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99 Cards in this Set

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What are characteristics of synovial sarcoma?
Does not have to be even associated with joint because it does not arise from synovial cells. It was a pathologic misnomer.


Found in young patient popn, typically males.


Frequently calcifies.


Most commonly found in lower extremity
What is the differential diagnosis of a soft tissue mass with calcification?
Synovial sarcoma


MFH


Liposarcoma with dystrophic calcification


Surface osteosarcoma
What are umans's 5 end of bone lesions?
Giant cell tumor


Chondroblastoma


Clear cell chondrosarcoma


Lytic phase of Pagets


Intraosseous ganglion
What are the 5 Ds of neuropathic joint?
Density


Debris


Distention


Disorganization


Dissociation
What do these describe?
Hypertrophic variety of neuropathic joint
What are other types of neuropathic joint?
Atrophic


Mixed
What percent is each
Hypertrophic -- only 20%


Atrophic -- 40%


Mixed -- 40%
What is a cause of neuropathic knee?
Not diabetes, since not far distal enough in most cases.


SYPHILIS (tabes dorsalis)
What is always suspicious for mets/myeloma
Multiple lytic lesions in any patient over age 40
What is diagnostic of multiple myeloma?
Multiple punched out lytic skull lesions. More likely than for metsstatic disease, although still in ddx
What part of spine do mets usually first involve?
Pedicles
What about myeloma?
Vertebral body (makes sense, thats where the marrow is)
What is ddx for multiple lytic lesions?
Mets/myeloma


LCH


Hyperparathyroidism (with or without brown tumors)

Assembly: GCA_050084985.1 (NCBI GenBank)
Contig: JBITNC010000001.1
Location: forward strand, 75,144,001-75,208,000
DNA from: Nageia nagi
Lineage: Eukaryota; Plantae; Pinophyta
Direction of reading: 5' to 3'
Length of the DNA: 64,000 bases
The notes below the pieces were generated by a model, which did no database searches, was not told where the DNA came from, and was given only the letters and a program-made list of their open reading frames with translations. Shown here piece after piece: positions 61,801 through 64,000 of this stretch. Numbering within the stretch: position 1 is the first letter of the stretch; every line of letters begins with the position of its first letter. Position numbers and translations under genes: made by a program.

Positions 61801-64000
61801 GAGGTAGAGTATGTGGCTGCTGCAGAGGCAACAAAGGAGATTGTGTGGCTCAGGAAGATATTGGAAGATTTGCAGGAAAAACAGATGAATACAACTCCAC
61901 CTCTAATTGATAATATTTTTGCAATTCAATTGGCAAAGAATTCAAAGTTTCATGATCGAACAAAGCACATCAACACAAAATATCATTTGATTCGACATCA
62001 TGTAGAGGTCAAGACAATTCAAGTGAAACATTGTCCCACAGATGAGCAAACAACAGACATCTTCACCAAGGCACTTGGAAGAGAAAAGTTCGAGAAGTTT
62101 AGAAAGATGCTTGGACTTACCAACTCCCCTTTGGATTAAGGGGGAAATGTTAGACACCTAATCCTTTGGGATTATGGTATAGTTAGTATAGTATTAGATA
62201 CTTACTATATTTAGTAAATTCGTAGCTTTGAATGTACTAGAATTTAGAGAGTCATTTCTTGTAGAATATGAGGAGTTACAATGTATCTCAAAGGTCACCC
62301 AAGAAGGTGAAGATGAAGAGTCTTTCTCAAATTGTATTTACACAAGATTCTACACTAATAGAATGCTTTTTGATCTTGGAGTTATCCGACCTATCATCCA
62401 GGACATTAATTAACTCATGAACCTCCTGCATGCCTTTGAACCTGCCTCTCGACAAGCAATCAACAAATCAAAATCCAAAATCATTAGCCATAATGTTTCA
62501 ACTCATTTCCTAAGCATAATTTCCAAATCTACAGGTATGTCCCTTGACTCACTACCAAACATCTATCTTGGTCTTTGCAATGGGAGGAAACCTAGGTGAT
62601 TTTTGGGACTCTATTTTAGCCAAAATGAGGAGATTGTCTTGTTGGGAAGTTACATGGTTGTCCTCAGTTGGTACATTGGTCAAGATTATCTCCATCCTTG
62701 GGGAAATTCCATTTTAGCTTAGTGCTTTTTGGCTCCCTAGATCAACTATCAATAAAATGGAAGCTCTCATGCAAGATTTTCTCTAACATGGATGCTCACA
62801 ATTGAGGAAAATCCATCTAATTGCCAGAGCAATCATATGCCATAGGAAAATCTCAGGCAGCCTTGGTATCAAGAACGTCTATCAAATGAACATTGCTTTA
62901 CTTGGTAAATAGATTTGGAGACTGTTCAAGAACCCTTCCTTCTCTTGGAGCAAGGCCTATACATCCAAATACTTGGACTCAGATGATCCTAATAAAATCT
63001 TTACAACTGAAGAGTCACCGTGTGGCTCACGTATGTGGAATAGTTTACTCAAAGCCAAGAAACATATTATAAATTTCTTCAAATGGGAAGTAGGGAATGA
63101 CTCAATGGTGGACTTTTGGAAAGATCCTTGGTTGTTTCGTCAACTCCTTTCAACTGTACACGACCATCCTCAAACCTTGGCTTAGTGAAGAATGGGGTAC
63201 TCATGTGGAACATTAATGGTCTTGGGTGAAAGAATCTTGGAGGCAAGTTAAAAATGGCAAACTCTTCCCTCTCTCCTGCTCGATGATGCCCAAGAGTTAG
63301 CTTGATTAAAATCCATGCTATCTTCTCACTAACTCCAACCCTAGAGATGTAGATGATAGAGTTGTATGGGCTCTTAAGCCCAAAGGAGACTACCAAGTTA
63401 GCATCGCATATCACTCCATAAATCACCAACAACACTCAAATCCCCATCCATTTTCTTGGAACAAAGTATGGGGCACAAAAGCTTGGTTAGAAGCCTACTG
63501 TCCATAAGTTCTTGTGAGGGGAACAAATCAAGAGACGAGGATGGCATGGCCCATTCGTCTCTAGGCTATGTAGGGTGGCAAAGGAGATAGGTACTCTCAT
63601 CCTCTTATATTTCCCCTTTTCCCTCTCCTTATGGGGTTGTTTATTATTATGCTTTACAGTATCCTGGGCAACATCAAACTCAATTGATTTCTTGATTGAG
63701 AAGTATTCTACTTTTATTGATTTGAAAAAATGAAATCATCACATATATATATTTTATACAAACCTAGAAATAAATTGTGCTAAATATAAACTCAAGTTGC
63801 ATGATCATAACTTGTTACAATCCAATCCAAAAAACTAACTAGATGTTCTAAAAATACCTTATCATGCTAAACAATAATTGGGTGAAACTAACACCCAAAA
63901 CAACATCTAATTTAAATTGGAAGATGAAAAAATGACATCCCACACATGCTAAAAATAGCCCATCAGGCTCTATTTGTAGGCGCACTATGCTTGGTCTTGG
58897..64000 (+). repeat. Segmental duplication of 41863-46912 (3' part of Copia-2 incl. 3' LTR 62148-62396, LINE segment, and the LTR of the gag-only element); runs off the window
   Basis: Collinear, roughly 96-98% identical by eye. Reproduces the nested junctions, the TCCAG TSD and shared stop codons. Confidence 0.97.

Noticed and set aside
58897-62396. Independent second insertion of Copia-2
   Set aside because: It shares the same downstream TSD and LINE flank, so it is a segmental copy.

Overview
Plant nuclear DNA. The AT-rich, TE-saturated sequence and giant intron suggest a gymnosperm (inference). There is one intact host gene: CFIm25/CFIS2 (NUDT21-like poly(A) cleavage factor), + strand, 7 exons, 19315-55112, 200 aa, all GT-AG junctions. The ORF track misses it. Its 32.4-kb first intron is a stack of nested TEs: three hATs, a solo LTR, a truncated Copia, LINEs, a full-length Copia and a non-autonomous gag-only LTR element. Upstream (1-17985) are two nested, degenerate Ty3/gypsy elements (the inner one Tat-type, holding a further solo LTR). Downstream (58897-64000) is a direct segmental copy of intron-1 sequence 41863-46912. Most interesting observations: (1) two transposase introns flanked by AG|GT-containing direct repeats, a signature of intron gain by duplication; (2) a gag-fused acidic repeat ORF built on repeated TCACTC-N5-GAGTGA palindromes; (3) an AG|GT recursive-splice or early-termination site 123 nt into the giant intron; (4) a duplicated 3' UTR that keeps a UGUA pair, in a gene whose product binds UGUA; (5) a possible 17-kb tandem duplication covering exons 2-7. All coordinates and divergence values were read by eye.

When you see a large soft tissue mass that is scalloping bone, but not destroying it, what is going on?
Probably slow growing mass
What is the DDx for such a lesion?
Soft tissue desmoid or fibromatosis
What is a specific variety seen in kids?
Juvenile aponeurotic fibroma
What is the location this tumor is most commonly seen?
Intraosseous membrane of the wrist
What joints are most commonly affected by RA?
Hands, wrists, hips, knees. But any joint can become involved.
DDx for distal clavicular resorption?
Post traumatic


Rheumatoid



Hyperparathyroidism
DDx for end of bone lesion in skeletally immature patient?
CHONDROBLASTOMA



osteomyelitis/Brodie abscess



Eosinophilic granuloma
What are the special characteristics of chondroblastoma?
Eccentrically located within the bone



May be purely lytic or have chondroid matrix



Usually thick sclerotic rim due to inflammatory reaction



Also can see perisoteal reaction a distance from the lesion also due to intense inflammatory reaction.
What are the most common locations for Chondroblastoma?
1) Proximal humeral epiphysis



2) Proximal femoral epiphysis



3) Distal femoral



4) Proximal tibial
What is the ddx for lytic vertebral body lesion in middle aged patient?
Mets and Myeloma at top of ddx


Then other malignant lesions such as lymphoma and chordoma (especially if cervical or lower lumbar)



Then benign tumors such as osteoblastoma (more common posterior elements) and giant cell tumor.



Finally, lytic phase of Paget's which can cause bony expansion and some collapse of vertebral body
What is the algorithm for working up an aggressive looking bony lesion?
First do bone scan
Then what?
Determine whether process is monostotic or polyostotic
What if it is polyostotic?
Then further work up the additional sites of abnormality with plain film
Then what?
See if you can make a definitive diagnosis by the appearance and distribution of all lesions
What if you cannot?
Go on to biopsy
What if the process is monostotic?
Get a chest CT looking for metastatic disease
What if there is no evidence of thoracic metastatic disease?
Biopsy the lesion
What if there is evidence of thoracic metastatic disease?
Try to determine whether the lesions are related, and if probably are, then maybe biopsy anyway for the oncologists to know what they are dealing with.
What is an appropriate workup for an aggressive appearing soft tissue lesion?
YOU CANNOT DETERMINE WHETHER A SOFT TISSUE MASS IS MALIGNANT OR BENIGN JUST BASED ON ITS BORDERS OR ANYTHING LIKE THAT.
What an appropriate workup then?
Start with plain film, then do MRI to evaluate what structures it is adjacent to and to characterize it. Then will most likely need to biopsy it, unless it is a truly benign entity (lipoma, gangion cyst, etc)